To the uninitiated, running through one of Tough Mudder’s mud-soaked obstacle courses may seem like a trial for joining the world’s biggest frat race. More than 10,000 people may line up at any given event to soak in a tub of ice, crawl under barbed wire, or deal with electric shocks. Even though the first race took place only three years ago, organizers expect 400,000 people to compete in 36 events in 2012.
To understand Tough Mudder’s rapidly spreading appeal, you must look at the event format, designed after British Special Forces exercises. Each event covers approximately 10 to 12 miles, with 35 military obstacles thrown in to test your strength and thermoregulatory system. Some of the things you might conquer: the Chernobyl Jacuzzi, a neon-colored ice bath resembling radioactive waste; Electroshock Therapy, a field of wires juiced up with 10,000 volts of electricity; and Everest, a quarter-pipe covered in cooking spray that requires teamwork to get up.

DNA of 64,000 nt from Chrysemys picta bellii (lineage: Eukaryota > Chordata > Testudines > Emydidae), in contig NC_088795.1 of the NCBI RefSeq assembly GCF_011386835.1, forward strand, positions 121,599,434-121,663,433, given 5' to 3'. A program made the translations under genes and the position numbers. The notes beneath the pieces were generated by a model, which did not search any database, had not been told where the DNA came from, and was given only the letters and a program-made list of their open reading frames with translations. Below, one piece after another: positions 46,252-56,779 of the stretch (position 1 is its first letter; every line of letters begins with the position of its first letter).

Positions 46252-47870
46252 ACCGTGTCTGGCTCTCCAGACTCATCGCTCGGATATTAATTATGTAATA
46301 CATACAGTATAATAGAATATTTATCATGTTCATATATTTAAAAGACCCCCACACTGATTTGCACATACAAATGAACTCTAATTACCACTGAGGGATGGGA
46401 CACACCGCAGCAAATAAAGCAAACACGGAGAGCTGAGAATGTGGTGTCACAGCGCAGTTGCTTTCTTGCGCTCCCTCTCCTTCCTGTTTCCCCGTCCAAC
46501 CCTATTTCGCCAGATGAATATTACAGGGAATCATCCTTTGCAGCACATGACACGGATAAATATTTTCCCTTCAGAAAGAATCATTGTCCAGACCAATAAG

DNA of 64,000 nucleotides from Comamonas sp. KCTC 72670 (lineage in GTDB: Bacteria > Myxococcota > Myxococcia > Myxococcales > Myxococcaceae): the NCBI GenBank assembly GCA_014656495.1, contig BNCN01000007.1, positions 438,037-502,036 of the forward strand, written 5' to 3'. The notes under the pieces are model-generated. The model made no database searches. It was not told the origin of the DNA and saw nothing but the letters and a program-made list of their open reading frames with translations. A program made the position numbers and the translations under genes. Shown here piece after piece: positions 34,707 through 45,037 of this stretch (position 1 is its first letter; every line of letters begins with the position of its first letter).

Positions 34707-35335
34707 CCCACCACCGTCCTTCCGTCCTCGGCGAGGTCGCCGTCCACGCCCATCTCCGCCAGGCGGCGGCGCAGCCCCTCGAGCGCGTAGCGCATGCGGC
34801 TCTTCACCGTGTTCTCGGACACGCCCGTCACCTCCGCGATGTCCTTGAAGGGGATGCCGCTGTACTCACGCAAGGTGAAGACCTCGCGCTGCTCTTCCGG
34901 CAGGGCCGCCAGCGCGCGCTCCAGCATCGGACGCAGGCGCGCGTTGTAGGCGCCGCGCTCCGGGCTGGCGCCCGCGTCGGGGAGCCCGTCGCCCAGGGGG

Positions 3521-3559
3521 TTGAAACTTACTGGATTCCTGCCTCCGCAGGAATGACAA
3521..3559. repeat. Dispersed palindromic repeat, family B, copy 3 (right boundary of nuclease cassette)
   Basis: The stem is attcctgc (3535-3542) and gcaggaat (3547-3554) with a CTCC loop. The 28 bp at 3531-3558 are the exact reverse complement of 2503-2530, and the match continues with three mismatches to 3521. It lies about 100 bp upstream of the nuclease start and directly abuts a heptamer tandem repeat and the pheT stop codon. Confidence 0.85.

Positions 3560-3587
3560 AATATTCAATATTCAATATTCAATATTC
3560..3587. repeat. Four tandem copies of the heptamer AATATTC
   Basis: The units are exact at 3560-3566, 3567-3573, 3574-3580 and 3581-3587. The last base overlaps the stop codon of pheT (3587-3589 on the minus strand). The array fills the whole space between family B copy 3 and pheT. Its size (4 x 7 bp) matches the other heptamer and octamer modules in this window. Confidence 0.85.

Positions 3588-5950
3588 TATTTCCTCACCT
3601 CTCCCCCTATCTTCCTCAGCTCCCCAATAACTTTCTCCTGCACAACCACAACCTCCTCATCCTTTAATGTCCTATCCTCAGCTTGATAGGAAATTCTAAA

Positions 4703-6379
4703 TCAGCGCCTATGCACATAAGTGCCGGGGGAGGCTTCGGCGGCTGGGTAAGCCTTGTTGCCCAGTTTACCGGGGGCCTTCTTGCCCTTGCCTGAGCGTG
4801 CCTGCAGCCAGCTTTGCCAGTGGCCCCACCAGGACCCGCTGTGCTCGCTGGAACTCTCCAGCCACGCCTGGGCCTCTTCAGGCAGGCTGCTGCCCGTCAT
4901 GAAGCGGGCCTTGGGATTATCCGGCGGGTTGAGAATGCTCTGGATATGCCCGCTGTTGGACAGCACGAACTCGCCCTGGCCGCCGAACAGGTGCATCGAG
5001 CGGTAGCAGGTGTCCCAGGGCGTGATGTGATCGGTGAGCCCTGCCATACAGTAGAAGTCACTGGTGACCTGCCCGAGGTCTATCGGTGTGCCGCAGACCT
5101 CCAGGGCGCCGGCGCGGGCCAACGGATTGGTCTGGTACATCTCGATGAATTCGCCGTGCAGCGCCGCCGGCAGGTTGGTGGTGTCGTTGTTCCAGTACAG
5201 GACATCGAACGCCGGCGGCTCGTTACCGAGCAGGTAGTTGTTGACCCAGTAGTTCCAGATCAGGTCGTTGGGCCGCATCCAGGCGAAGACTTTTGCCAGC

Going it alone is nearly impossible. Tough Mudder ditches the every-man-for-himself mentality in favor of a leave-no-man behind mantra that has inspired a new wave of endurance fanaticism. Forget 26.2 bumper stickers; more than 1,000 people have tattooed Tough Mudder’s logo onto their bodies—some of them in groups.
“It feels like you’ve accomplished something—like you’ve been through a war with your buddies,” says six-time “Mudder” Andy Thom. “I have a bond with my teammates that I don’t have with my wife—until she does her first Tough Mudder next year.”